Sentence Examples with the word rank and file

If peace were made, the armies would return home and the directors would have to face the exasperation of the rank and file who had lost their livelihood, as well as the ambition of generals who could in a moment brush them aside.

Indeed, the rank and file bluntly told him as much as he rode with the marching columns.

The reaction was followed for a short interval by a return to approximately the former party alignment, but in 1854 the rank and file of the Whigs joined the American or Know-Nothing party while most of the Whig leaders went over to the Democrats.

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The most striking declaration of his ideals was the marriage feast at Susa in 32 4, when a large number of the Macedonian nobles were induced to marry Persian princesses, and the rank and file were encouraged by special rewards to take Eastern wives.

The strength of the parties was testel at the General Court of Election of May 1637, when Winthrop defeated Vane for the governorship. Cotton recanted, Vane returned to England in disgust, Wheelwright was tried and banished and the rank and file either followed Cotton in making submission or suffered various minor punishments.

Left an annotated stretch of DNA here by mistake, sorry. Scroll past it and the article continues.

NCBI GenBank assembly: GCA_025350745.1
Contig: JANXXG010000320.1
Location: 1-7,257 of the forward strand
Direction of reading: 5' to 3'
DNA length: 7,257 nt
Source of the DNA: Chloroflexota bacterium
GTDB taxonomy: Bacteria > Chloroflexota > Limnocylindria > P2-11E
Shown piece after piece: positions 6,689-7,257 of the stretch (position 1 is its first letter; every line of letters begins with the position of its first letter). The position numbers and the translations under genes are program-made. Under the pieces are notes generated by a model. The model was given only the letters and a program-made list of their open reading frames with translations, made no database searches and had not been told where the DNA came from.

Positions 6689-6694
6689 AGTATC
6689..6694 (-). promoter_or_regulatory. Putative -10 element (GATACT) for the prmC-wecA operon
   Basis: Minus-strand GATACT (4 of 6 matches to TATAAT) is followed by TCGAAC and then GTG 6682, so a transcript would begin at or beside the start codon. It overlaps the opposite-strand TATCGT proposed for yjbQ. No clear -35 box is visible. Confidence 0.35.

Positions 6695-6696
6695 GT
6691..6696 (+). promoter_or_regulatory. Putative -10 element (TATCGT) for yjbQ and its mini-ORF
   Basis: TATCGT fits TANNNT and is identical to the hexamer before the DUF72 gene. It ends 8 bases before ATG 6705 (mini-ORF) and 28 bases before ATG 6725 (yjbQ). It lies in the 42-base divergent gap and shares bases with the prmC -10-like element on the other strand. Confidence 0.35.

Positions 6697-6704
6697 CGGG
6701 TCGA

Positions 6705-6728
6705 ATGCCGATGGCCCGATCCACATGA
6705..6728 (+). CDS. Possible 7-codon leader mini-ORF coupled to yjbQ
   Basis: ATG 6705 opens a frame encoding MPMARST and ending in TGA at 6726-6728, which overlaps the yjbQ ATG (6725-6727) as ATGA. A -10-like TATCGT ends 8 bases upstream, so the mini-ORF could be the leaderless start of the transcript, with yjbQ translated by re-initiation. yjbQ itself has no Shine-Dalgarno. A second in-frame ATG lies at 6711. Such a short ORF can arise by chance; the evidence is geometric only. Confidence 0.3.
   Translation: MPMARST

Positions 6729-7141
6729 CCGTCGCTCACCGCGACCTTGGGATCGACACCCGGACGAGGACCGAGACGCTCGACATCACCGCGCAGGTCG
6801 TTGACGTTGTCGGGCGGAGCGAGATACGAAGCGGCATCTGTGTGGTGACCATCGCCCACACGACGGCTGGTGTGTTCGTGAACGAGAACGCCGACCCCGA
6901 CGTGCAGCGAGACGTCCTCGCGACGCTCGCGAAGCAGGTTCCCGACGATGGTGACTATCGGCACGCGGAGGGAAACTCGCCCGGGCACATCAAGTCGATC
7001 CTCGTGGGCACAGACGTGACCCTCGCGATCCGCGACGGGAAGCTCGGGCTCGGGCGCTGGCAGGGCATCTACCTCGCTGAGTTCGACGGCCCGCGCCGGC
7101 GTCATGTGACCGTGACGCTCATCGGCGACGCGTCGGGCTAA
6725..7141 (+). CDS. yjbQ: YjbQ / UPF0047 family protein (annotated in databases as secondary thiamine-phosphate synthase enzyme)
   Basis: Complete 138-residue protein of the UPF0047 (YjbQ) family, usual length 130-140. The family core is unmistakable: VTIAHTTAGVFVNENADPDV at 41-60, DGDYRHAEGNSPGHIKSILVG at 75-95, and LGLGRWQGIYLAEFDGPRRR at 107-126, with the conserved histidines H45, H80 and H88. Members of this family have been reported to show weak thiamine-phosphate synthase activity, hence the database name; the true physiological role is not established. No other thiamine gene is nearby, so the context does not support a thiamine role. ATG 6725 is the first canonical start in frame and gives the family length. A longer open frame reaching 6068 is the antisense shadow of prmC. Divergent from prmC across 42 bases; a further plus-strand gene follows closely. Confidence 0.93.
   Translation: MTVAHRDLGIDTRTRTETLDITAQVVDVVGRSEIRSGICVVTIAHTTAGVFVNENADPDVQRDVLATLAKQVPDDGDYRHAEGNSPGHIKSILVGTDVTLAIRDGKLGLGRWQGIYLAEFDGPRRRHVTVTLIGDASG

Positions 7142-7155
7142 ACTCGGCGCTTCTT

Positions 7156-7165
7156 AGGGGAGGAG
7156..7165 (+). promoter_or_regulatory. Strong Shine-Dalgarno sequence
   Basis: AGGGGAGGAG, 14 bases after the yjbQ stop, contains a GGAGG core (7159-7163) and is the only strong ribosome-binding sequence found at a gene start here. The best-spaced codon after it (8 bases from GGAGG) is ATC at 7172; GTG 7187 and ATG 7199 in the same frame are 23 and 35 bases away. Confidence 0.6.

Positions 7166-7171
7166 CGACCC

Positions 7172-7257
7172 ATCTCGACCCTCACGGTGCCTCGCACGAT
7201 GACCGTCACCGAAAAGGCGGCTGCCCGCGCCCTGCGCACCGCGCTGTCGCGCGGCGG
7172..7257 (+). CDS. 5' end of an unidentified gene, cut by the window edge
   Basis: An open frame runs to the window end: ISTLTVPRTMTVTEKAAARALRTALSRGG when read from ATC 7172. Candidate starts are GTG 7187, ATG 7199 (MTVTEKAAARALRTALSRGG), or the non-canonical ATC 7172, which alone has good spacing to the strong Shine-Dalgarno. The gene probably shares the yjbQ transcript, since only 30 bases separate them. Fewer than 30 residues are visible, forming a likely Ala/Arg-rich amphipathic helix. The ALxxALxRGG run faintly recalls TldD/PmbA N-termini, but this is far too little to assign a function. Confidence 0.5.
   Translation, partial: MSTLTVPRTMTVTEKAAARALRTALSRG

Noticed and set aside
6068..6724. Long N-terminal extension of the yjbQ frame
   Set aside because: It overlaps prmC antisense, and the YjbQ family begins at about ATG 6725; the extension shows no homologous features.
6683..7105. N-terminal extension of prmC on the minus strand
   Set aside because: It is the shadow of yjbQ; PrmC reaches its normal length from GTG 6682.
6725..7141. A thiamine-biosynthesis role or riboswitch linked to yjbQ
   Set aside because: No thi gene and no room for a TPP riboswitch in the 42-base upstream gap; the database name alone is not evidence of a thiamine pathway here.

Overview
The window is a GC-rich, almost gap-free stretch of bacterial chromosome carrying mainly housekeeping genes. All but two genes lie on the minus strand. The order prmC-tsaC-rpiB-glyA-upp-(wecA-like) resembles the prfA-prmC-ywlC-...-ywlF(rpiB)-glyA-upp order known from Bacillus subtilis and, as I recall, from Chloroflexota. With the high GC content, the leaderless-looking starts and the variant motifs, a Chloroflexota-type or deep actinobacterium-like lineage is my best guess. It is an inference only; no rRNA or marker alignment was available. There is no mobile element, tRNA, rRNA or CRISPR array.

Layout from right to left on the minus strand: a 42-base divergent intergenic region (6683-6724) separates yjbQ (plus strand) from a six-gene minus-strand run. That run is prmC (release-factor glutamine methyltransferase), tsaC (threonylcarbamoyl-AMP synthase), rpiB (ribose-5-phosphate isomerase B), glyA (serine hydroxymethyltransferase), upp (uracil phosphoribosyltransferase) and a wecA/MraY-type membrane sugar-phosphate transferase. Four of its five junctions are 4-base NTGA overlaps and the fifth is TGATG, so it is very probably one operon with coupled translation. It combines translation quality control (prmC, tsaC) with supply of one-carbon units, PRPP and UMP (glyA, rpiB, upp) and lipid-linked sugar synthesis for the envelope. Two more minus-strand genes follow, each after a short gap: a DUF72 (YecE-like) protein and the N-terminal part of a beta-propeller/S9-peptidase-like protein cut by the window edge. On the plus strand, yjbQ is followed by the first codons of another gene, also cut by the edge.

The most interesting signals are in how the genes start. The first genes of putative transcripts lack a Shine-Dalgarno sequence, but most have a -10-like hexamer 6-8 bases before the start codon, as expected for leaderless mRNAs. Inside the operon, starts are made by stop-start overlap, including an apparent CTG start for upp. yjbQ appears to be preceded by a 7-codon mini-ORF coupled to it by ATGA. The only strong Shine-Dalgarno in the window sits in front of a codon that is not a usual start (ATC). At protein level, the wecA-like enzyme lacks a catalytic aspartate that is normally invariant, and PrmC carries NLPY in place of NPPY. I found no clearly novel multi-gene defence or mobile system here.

In peace-time it is composed of weak cadres, on which falls the duty of guarding magazines and stores, and of carrying through musketry instruction and drill of the rank and file of the ikhtiat and the redif.

There is no lack of officers of the highest grades, but the rank and file are not uniformed, equipped or drilled, and military campaigns are usually irregular in character and of comparatively short duration.

The Talmud outlived the reactionary tendencies of the Qaraites (q.v.) and of the Kabbalah, and fortunately, since these movements, important though they undoubtedly were for the evolution of thought, had not within them the power to be of lasting benefit to the rank and file of the community.

It was perhaps only a restricted aristocracy who could aspire to such high honor: the ikh, or glorified being, who has his place in the sky seems often to hold an intermediate position between the gods and the rank and file of the dead.

Wagner's orthodox contemporaries regarded such mixtures of key as sheer nonsense; and it would seem that the rank and file of his imitators agree with that view, since they either plagiarize Wagner's actual progressions or else produce such mixtures with no vividness of key-colour and little attempt to follow those melodic trains of thought by which Wagner makes sense of them.